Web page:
One thing anglers of all kinds need to keep in mind when plotting a strategy this spring is low water levels. Unless big changes have occurred since Christmas, many lakes will still be short on water thanks to a lingering drought that refuses to let go in many parts of the state.
Some lakes are a heck of a lot worse off than others, as reflected by vast fields of stumps and parched soil cluttered with rocks, logs, bushes and other junk that will eventually go into hiding once the rains come and water levels rise.
Although a lake that is several feet below normal may not be all that pretty to look at, it holds a special appeal to a lot of guys like me. That is because low water can provide us with some distinctive advantages that high water takes away.
Perhaps the most obvious advantage of low water is it shrinks the size of the playing field, thus leaving hundreds or even thousands of acres of basin void of water. This naturally provides the fish with less room to roam around and makes them easier to find provided you have a clue of what to look for.
As water levels fall, it forces fish off of flats and concentrates along the edges of creek channels, river channels, points and other structure that provides quick, easy access to deep water security.
This narrows the size of the playing field even more. Better yet, it offers a pretty good hint as to where anglers should begin searching for fish, and which tactics might work best for catching them.
Low water has its disadvantages too, particularly when the downward fluctuation is extreme. Not only does low water relocate shorelines, it also creates shallows in places where previously none existed and exposes humps and islands that can pose navigational hazards for boaters. Furthermore, shrinking water levels allow underwater stumps and other obstructions to creep close enough to the surface, that some boat lanes may no longer be safe to run.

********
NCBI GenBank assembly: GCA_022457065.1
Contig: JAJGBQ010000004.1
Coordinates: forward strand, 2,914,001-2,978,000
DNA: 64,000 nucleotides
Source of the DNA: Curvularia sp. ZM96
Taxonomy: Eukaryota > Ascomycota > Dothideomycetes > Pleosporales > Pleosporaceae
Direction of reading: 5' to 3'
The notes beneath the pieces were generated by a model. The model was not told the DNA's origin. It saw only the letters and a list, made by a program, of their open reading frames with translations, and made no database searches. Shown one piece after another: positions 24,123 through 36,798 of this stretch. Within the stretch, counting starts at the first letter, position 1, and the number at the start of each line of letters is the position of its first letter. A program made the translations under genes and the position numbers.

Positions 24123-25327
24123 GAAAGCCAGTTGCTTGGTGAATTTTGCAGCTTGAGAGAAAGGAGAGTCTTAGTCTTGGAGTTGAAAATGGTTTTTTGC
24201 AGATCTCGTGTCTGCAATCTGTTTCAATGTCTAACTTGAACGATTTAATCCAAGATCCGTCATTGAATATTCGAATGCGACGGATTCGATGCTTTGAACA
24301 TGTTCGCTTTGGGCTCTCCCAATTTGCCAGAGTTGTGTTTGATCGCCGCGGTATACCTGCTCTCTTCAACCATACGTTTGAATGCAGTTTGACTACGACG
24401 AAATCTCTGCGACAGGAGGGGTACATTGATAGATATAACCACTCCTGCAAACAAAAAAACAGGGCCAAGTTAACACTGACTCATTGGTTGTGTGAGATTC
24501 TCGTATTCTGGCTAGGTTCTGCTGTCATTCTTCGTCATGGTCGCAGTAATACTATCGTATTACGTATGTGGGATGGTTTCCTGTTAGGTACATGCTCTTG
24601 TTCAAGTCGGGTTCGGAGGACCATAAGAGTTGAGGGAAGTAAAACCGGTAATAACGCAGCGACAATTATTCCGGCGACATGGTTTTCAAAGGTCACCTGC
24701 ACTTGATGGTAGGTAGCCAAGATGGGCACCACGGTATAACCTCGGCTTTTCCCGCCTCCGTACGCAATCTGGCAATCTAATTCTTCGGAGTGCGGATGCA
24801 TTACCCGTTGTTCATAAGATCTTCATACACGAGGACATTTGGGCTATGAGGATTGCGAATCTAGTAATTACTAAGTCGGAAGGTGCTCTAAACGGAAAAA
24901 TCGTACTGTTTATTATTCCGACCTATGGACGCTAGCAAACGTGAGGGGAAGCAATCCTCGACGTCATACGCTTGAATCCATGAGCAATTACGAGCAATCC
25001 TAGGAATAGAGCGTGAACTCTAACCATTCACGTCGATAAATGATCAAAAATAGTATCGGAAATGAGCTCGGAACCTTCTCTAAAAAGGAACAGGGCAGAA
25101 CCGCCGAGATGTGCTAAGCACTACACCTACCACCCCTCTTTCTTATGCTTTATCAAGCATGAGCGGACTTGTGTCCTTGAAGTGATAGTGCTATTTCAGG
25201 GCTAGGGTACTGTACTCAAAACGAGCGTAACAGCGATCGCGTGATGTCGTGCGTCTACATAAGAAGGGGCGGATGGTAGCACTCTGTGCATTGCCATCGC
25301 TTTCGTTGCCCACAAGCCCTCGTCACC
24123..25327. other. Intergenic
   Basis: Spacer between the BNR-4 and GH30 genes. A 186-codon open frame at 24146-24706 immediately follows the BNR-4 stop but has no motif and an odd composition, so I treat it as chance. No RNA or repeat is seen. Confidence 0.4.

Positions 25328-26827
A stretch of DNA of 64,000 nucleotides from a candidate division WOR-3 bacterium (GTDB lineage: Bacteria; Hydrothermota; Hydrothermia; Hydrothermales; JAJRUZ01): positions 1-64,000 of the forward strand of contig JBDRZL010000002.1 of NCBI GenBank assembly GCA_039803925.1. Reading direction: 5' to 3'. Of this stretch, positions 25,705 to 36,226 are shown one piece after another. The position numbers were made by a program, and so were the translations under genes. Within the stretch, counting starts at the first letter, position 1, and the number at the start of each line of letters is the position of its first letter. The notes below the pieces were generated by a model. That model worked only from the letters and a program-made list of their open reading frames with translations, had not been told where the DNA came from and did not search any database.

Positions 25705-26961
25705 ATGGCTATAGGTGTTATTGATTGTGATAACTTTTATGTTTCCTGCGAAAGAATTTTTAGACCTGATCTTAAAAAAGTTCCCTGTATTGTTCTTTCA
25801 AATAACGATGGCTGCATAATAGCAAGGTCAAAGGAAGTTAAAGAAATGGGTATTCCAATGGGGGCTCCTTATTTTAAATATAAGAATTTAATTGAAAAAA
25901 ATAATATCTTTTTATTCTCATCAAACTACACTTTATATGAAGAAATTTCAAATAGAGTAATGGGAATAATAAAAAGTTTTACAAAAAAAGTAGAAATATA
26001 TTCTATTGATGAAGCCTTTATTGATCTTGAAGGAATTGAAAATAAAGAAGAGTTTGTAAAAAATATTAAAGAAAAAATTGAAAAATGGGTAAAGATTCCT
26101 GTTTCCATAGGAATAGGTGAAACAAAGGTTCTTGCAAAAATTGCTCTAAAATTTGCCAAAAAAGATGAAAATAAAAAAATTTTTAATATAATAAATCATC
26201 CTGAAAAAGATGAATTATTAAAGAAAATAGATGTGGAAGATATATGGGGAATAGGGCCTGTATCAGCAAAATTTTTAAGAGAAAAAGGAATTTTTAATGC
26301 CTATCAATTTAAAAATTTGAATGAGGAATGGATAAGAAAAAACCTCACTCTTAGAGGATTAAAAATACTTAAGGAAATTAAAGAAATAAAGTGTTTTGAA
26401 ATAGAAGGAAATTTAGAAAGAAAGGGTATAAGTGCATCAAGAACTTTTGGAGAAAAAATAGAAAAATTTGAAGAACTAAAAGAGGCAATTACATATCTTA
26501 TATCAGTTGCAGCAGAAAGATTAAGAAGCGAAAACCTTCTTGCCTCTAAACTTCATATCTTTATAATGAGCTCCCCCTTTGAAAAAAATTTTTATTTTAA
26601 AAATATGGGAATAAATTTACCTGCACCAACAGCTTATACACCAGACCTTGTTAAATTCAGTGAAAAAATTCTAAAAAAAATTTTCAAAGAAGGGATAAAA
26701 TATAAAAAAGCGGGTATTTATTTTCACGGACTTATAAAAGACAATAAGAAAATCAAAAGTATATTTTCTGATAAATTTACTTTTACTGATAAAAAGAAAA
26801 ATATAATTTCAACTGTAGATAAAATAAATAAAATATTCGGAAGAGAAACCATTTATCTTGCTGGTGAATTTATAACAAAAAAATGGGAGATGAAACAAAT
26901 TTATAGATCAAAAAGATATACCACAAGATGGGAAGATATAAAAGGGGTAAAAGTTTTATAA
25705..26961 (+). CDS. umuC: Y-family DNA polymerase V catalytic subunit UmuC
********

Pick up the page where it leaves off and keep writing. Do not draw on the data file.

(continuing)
So, what are the best locations to begin searching for Texas’s Big Three — largemouth bass, crappie and catfish – when the bottom falls out of a lake? That can vary immensely from one reservoir to the next, because no two lakes are the same. Here are some basic blueprints if you are facing low water this spring:
Bass always begin gravitating towards shallow water to spawn during late and early spring, usually by way of underwater avenues such as creeks, ditches and drainages that connect deep water to shallow. When the timing is right, they will disperse onto adjacent flats and points to do their thing.
Low water takes a lot of the backwater spawning areas out of the picture. Likewise, Bassmaster Elite Series pro Todd Faircloth of Jasper advises concentrating more on flats, points, humps and main lake ridges situated in close proximity to the main water body.
“There will still some fish that will migrate way up the creeks in a low water situation, but not near as many as will be positioned toward the main body of water,” Faircloth said. “A big flat at the mouth of a large creek or just off the main lake would be key areas I would target, preferably along the northwest bank in water eight feet deep or less. These types of areas will be better protected from cold north winds, so they will warm up the quickest.”